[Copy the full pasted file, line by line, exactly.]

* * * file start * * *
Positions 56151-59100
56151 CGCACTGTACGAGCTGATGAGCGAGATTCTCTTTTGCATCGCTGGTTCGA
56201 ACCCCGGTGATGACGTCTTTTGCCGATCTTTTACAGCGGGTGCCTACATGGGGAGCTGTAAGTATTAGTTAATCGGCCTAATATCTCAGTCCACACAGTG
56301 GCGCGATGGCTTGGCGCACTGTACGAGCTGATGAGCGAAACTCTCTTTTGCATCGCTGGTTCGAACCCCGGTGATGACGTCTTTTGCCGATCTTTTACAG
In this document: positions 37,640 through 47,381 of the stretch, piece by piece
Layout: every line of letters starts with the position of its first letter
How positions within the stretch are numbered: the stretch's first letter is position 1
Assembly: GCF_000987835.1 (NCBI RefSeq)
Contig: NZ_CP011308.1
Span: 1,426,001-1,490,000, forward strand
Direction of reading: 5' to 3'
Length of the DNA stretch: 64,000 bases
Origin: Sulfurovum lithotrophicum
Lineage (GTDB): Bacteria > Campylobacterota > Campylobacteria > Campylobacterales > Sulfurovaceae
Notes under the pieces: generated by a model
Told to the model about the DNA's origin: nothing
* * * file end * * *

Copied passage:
Positions 56151-59100
56151 CGCACTGTACGAGCTGATGAGCGAGATTCTCTTTTGCATCGCTGGTTCGA
56201 ACCCCGGTGATGACGTCTTTTGCCGATCTTTTACAGCGGGTGCCTACATGGGGAGCTGTAAGTATTAGTTAATCGGCCTAATATCTCAGTCCACACAGTG
56301 GCGCGATGGCTTGGCGCACTGTACGAGCTGATGAGCGAAACTCTCTTTTGCATCGCTGGTTCGAACCCCGGTGATGACGTCTTTTGCCGATCTTTTACAG
In this document: positions 37,640 through 47,381 of the stretch, piece by piece
Layout: every line of letters starts with the position of its first letter
How positions within the stretch are numbered: the stretch's first letter is position 1
Assembly: GCF_000987835.1 (NCBI RefSeq)
Contig: NZ_CP011308.1
Span: 1,426,001-1,490,000, forward strand
Direction of reading: 5' to 3'
Length of the DNA stretch: 64,000 bases
Origin: Sulfurovum lithotrophicum
Lineage (GTDB): Bacteria > Campylobacterota > Campylobacteria > Campylobacterales > Sulfurovaceae
Notes under the pieces: generated by a model
Told to the model about the DNA's origin: nothing